A Critical History and Filmography of Toho’s Godzilla Series, 2d ed (2010)


I don’t remember the first Godzilla movie i ever watched. I feel like it must have been at a time in my life before solid memories were formed. I’m sure i first saw one of the films as a very young child on TV. He became a part of my DNA. I have always known who the Big G is and I’ve always loved watching the films. Information about the series has become somewhat more available in recent years but my own personal knowledge bank is scant at best. At least it was until I read this fantastic book.

The author covers every single Japanese made Godzilla film, from the original all the way to Final Wars, the last Japanese film made. This is no mean feat as there are nearly 30 Godzilla movies. He also covers related films like Mothra, Varan, Rodan, and Dogora among many others to put the canon films into perspective. No stone is left unturned in this deeply researched book. We get biographical information about the film makers, related filmography, and accurate timelines of the creative teams responsible for each film. We learn what the directer was doing before the Godzilla film, what other films the writer had been penning, what other special effects the SFX masters were laboring on before during and even after the film in question was made. Critical analysis of each film is also included in each entry. We learn what was going on in the culture at the time and how it affected each film. There are jokes and references that were always lost on me, that now make more sense because of the thorough picture the author gives of the time and place each film came from. This perspective is very helpful when trying to understand the cultural shifts that were going on which each film was made. Remember, the films span many decades, first starting in 1954 and ending in 2004. Each film serves as a barometer of the culture in which it was made which explains why the films change so dramatically during the run.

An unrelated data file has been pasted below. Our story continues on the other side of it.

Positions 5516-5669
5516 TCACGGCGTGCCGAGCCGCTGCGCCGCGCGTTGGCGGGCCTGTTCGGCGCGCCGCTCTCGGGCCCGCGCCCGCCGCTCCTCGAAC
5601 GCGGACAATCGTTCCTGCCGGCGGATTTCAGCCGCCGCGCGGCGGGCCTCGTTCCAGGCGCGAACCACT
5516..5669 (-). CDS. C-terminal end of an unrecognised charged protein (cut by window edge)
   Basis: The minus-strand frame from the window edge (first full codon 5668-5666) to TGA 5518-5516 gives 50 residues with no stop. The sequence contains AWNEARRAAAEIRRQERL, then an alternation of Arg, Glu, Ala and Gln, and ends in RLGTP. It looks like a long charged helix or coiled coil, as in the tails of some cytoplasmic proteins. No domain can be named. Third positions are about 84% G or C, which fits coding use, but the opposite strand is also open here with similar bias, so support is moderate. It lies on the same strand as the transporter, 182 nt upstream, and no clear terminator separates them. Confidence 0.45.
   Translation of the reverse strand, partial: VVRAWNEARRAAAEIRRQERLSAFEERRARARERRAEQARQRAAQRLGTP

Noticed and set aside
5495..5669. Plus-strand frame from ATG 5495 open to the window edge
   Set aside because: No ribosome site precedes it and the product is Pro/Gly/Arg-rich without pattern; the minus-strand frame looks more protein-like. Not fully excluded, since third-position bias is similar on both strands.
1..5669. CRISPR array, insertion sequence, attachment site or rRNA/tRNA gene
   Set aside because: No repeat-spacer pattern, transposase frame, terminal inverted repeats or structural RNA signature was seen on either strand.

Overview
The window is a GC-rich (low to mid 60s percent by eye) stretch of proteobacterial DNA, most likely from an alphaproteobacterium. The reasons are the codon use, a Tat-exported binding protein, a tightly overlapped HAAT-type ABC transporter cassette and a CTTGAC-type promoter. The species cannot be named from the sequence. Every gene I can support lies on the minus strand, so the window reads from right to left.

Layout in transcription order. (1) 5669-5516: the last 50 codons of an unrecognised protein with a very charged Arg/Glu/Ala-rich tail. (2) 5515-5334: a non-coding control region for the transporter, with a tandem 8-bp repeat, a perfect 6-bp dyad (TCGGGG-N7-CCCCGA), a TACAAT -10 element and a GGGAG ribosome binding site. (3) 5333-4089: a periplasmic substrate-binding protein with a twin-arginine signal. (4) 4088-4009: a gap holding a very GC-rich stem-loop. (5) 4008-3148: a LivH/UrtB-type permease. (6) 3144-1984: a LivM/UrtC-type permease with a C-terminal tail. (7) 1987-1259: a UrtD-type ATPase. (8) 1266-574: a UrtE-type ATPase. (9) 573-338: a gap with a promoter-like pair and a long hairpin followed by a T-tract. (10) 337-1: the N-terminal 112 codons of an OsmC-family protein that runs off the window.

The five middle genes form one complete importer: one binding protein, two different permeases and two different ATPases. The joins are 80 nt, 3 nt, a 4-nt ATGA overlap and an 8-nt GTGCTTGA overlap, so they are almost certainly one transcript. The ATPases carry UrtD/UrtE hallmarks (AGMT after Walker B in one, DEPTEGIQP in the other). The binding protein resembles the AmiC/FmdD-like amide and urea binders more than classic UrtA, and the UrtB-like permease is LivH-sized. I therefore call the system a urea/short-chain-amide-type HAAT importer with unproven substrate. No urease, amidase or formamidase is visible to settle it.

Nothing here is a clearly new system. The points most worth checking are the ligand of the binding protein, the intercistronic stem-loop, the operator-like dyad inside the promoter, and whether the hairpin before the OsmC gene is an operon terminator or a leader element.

We also get a detailed comparison of the American versions of each film which in some cases is dramatically different than the original vision for the film.  Beyond that the book is actually fun to read. This could have easily been as dry as toast with no butter but instead the author writes in an authoritative yet sometimes playful and certainly admiring voice. He has a true passion and love for the series and it shines through. He is however  capable od fishing out heavy criticism for elements that fail in each film so you need not worry about the book being too much of a fanboy tribute. His vision is loving by not myopic. He can see the shortcomings just as easily as you or I but he also has information that explains why those shortcomings were present.

If you’re looking for a book that deeply researches, analyzes, and seeks to understand the Godzilla franchise, look no further. This book is a treasure and a pleasure to read.